Mehana Vaughan (NREM) has collaborated with two other scholars to research, create, and implement a new audio track to be played on the tourist shuttles that travel to remote parts of Kaua‘i. She worked with Kapua Chandler, a UCLA doctoral candidate with a Kaua’i family history, and Devin Kamealoha Forrest, kumu hula and master of ‘Olelo Hawai‘i, to inform riders about the sacred areas of Kaua‘i and the roles they have played throughout Kaua‘i's history, as well as how to have a respectful and safe visit. The project uses the shuttle ride as an opportunity to stress the importance of respecting Hawaiian culture and lands.
Mehana says that the project can help tourists be more respectful to the island during their stay. She notes that the manner in which tourists visit has changed, due in part to Airbnb and other non-traditional housing methods and also to the proliferation of maps, reviews, and other user information available via smartphones. Many more tourists now traverse the island without knowledgeable guides.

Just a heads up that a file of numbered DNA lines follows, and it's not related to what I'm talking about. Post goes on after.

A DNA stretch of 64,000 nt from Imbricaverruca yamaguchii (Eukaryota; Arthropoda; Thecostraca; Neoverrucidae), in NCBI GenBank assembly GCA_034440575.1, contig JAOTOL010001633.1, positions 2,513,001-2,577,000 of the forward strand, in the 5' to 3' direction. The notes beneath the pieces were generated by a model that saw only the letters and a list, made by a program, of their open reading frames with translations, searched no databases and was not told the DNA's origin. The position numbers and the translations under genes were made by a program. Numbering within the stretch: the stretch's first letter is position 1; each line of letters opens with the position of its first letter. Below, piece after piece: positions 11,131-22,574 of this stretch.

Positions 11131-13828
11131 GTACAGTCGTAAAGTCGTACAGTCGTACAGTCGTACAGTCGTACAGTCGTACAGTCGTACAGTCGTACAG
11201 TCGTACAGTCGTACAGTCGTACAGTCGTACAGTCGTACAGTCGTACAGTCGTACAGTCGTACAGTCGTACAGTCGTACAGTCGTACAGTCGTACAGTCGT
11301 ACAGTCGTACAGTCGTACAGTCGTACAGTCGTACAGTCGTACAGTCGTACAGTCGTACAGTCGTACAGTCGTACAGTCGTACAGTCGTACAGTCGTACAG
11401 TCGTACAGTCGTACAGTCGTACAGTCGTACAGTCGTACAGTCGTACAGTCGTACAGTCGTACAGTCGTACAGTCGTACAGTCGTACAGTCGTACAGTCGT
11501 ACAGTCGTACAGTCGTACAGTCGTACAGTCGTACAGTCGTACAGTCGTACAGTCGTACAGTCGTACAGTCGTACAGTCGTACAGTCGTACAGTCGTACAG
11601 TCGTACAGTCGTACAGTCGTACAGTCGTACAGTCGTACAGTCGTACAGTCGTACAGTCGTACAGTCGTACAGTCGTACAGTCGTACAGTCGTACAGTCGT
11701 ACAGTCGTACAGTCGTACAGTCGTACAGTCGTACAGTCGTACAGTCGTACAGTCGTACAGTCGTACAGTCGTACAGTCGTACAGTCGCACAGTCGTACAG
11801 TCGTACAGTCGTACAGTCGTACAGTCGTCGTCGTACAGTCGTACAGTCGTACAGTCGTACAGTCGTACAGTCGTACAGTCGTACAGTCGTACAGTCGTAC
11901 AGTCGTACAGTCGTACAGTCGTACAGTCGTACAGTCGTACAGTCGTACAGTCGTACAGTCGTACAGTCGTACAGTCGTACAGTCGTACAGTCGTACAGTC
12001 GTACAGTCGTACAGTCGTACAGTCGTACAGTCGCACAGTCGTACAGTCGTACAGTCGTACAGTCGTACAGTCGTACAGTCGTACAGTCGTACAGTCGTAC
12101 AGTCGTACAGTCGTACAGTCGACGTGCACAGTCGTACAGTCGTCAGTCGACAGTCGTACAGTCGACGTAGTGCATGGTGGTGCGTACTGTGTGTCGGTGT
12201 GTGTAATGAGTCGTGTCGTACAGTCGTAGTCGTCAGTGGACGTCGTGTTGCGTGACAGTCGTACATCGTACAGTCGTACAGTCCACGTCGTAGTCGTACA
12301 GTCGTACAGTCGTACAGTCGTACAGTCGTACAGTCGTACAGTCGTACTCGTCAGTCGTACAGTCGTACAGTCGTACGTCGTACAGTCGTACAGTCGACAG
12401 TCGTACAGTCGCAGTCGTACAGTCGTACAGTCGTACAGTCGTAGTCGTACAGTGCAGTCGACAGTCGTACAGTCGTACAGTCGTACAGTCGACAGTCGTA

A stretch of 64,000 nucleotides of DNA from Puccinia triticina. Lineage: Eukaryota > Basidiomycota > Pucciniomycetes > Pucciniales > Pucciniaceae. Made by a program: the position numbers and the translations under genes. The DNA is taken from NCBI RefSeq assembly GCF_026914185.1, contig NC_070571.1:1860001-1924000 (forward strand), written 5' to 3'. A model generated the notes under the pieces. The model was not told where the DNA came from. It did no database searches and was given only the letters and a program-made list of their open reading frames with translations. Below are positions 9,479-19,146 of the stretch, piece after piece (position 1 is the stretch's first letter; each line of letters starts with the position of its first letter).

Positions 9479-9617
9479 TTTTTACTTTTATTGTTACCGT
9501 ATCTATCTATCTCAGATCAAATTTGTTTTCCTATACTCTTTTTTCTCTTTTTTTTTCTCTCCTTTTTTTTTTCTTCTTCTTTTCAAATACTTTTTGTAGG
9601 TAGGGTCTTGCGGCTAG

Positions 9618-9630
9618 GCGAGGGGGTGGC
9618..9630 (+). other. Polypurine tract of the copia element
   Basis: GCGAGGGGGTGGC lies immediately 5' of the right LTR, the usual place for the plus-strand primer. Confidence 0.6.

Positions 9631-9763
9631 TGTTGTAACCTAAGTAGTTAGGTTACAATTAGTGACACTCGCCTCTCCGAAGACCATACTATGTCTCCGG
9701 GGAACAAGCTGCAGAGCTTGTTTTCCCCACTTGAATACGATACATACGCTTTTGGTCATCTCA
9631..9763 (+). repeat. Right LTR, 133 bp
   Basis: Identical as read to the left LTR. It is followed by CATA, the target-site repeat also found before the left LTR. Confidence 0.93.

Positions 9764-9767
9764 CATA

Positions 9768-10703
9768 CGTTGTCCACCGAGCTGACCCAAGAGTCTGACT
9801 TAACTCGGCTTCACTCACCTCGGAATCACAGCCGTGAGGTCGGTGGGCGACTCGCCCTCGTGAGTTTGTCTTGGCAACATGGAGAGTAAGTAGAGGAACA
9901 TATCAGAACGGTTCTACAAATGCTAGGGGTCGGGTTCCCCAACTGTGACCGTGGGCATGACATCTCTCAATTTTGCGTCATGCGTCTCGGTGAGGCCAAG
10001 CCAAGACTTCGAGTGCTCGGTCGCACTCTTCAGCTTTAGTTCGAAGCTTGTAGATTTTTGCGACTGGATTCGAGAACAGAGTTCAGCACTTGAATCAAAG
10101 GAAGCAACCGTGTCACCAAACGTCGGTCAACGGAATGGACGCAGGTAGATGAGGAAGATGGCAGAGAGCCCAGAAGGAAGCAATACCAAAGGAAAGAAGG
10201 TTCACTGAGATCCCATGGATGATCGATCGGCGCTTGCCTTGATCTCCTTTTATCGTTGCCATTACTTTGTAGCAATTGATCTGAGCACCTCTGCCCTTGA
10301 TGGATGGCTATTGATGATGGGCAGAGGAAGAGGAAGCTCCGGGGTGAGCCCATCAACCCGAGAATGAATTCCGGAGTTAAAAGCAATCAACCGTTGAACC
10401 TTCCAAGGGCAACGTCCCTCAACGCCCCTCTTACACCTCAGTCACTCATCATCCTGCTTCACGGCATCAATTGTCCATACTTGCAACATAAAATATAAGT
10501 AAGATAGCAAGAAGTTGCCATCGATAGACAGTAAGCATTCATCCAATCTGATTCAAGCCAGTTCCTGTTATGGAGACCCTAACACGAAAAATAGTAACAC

After Kaua‘i’s disastrous flooding in 2018, Mehana says that people started to notice “the vital importance of the community finding ways to be hosts again despite this new economic model that is so damaging to our place, if only to ensure that visitors can be safe.” She explains that the audio track, although it seems simple, is “an opportunity to welcome and educate people and help them see below the surface of the history and value of our place, as well as how it’s changing, and they can contribute to positive, rather than damaging, changes.”
Read the Civil Beat article here.